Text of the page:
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    Spring backward. #photoaday #flowerstagram #firstdayofspring #spring #lastofwinter ❄️❤️ So yesterday, I ran a poetry workshop at a middle school and hearing the words from these youth, I feel a lot better about the world. One boy wrote a poem & was very shy about reading it. I offered to read it for him. To my surprise, he wrote about people wanting freedom and not being “illegal.” I hope he finds the courage some day to read the poem because these days, hate voices itself louder than love. Our kids deserve better role models. I didn’t grow up thinking about my immigration status, but I think many children have to now. 💔I’m at a very low point in my hope bank. I’m taking notes on how to say goodbye to a country. I think one way is love and one way is poetry.
#loveislouder #happyworldpoetryday This Sunday I made it to church at a Unitarian Universalist congregation. I arrived as a panelist for an immigration and human rights discussion. My audience was majority White. I started with a poem and then my college journey narrative. It is a heavy feeling to be a person who potentially faces deportation or undocumented status and to stand in front of an audience that though sympathetic, cannot imagine what your world is like. They listened to me and the other panelists very actively. One of the panelists, Klara Bilgin, showed us this poster-size cover of Time magazine’s March issue with her own addition “Why America?” At the end I was surprised that most people had comments rather than questions. When we say immigration is a controversial issue or a “hot topic,” it’s true. I got to see it today by people commenting on their experience traveling abroad without borders or their observations of how much labor is expected of undocumented immigrants. Many of them were proposing solutions. I wish Congress were as productive as these people were in their 15 or so minutes to comment and ask questions. #rageatCongress #votesmart #speakup Little sister poem. Be woke.❤️ #ajamonet #poem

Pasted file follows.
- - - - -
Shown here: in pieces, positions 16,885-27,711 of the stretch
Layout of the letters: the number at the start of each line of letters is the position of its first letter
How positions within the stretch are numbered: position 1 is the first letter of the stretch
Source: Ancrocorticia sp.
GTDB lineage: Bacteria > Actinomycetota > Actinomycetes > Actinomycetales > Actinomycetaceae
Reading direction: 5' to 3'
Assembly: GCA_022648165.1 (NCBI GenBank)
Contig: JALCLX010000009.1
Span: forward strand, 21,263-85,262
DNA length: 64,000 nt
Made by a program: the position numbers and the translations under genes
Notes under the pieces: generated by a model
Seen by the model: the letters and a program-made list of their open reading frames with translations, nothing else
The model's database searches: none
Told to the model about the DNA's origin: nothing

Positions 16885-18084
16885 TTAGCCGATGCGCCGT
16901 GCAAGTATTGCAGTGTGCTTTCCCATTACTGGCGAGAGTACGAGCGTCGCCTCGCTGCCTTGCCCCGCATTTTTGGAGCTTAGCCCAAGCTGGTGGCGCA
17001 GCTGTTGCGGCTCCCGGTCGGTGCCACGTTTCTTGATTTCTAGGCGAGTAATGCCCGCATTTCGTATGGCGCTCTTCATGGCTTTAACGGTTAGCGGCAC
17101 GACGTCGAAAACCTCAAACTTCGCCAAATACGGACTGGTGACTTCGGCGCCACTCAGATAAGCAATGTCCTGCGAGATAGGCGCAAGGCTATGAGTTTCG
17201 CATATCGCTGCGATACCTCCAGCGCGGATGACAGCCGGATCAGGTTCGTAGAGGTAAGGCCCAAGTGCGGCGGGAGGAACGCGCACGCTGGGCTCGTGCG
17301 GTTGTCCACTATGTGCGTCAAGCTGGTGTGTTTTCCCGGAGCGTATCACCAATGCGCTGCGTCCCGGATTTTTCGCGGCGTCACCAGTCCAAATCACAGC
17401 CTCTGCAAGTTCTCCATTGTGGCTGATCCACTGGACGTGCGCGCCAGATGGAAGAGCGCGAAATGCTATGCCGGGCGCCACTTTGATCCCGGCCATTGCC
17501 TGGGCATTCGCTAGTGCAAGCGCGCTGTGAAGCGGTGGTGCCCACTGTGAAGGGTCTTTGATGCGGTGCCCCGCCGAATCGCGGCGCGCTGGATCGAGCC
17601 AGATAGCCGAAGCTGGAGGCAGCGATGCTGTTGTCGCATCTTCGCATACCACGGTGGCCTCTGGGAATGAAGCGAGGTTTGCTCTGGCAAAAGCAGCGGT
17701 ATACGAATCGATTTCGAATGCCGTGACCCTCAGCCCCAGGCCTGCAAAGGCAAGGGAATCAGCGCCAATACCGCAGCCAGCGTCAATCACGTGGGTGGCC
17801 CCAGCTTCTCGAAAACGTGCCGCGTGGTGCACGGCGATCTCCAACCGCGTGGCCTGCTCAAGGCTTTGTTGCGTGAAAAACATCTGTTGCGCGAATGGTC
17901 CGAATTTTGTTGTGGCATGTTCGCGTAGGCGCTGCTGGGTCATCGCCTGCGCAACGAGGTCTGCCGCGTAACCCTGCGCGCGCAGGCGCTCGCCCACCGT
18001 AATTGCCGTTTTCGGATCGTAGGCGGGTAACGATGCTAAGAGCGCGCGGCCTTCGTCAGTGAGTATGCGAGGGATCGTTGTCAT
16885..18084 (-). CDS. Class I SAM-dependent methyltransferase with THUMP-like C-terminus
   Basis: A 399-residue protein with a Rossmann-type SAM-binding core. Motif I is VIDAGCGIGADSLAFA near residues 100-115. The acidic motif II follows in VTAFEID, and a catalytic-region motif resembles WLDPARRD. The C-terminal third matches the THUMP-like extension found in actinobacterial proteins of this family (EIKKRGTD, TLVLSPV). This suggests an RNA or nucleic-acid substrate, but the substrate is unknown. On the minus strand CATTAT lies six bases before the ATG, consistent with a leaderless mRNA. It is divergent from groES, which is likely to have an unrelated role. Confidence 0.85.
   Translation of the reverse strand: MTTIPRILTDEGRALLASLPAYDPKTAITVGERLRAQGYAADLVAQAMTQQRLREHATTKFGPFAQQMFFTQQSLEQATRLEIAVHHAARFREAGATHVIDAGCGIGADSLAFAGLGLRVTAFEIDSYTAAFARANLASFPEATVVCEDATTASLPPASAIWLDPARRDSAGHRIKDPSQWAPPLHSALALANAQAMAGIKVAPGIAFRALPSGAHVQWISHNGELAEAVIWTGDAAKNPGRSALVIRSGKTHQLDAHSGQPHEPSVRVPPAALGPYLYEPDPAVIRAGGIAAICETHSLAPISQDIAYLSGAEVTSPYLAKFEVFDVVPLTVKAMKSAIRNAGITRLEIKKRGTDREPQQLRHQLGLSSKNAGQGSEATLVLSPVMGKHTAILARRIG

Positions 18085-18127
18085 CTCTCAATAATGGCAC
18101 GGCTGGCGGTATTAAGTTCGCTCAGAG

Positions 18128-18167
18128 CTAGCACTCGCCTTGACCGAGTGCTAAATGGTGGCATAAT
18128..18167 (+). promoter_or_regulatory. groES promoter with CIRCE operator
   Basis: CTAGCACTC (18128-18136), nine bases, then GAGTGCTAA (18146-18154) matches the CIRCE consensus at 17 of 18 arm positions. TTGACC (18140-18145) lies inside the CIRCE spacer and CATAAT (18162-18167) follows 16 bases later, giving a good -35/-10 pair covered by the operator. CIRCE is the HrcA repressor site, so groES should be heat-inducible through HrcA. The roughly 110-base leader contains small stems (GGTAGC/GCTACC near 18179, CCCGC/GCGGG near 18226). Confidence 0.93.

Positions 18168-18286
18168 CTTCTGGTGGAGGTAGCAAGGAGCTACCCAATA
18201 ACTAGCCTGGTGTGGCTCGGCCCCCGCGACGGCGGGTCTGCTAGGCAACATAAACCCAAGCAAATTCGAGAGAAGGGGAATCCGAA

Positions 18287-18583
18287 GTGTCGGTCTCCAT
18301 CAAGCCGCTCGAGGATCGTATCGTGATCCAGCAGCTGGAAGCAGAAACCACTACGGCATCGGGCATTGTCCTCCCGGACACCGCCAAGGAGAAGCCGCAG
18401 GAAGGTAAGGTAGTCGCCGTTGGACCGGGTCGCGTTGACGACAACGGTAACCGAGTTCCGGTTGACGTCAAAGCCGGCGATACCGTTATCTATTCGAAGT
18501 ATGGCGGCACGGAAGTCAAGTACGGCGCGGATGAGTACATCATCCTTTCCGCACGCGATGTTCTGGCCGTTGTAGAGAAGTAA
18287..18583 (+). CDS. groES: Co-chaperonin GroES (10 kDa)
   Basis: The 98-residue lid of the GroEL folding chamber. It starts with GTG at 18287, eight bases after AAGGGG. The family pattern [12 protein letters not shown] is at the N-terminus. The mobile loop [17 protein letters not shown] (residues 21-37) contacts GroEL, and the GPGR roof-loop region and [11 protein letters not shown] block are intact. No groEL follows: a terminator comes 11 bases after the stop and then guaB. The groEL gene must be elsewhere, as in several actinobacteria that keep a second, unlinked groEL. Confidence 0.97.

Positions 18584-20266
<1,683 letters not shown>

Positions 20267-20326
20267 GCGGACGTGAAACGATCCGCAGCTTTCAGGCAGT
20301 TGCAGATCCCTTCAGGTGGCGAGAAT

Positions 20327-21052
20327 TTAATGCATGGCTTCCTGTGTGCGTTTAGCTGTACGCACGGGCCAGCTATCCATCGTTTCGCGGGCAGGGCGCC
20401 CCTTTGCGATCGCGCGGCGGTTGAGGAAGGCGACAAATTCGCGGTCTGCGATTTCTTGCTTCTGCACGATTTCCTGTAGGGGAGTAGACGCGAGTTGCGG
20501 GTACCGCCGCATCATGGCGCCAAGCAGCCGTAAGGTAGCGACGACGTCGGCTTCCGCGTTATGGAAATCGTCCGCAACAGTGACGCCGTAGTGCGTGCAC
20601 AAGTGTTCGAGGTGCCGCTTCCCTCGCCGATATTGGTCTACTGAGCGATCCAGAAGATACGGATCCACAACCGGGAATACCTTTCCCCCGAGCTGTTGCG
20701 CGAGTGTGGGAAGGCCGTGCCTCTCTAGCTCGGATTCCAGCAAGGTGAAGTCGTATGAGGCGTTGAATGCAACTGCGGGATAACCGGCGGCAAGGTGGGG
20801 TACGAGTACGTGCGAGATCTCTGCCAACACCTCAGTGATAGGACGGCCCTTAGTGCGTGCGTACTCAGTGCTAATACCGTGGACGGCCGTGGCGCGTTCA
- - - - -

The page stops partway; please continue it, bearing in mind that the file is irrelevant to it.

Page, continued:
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Hey, Poet: World Poetry Day Awareness

March 21st marks the 16th anniversary of World Poetry Day. First observed in 2000, World Poetry Day is an initiative taken by United Nations Educational, Scientific, and Cultural Organization (UNESCO) to celebrate poetry as an art form and a cultural phenomena.

If you’re thinking poetry isn’t your thing or it’s a waste of time, I have a few words for you: you are a poem and poetry pays.


Julius Meinl Coffee‘s 2016 Pay With a Poem Poster

Julius Meinl, a global coffee and tea provider based in Europe, started celebrating World Poetry Day last year by using poems as currency, and this year, Pay With a Poem will be observed in over 1,000 locations across 30 countries. Currently, two U.S. cities located in Florida and Illinois are on Pay With a Poem’s location finder, though if you happen to be around Italy, Austria, Romania, or Germany, expect several coffee shops to hand you free coffee in exchange for your handwritten poem.

Dear America,

let’s start loving us some poetry and getting ourselves some free coffee. Doesn’t this Pay With a Poem promotional video make the smell of coffee ciruclate your nose and the sound of poetry kiss your ears?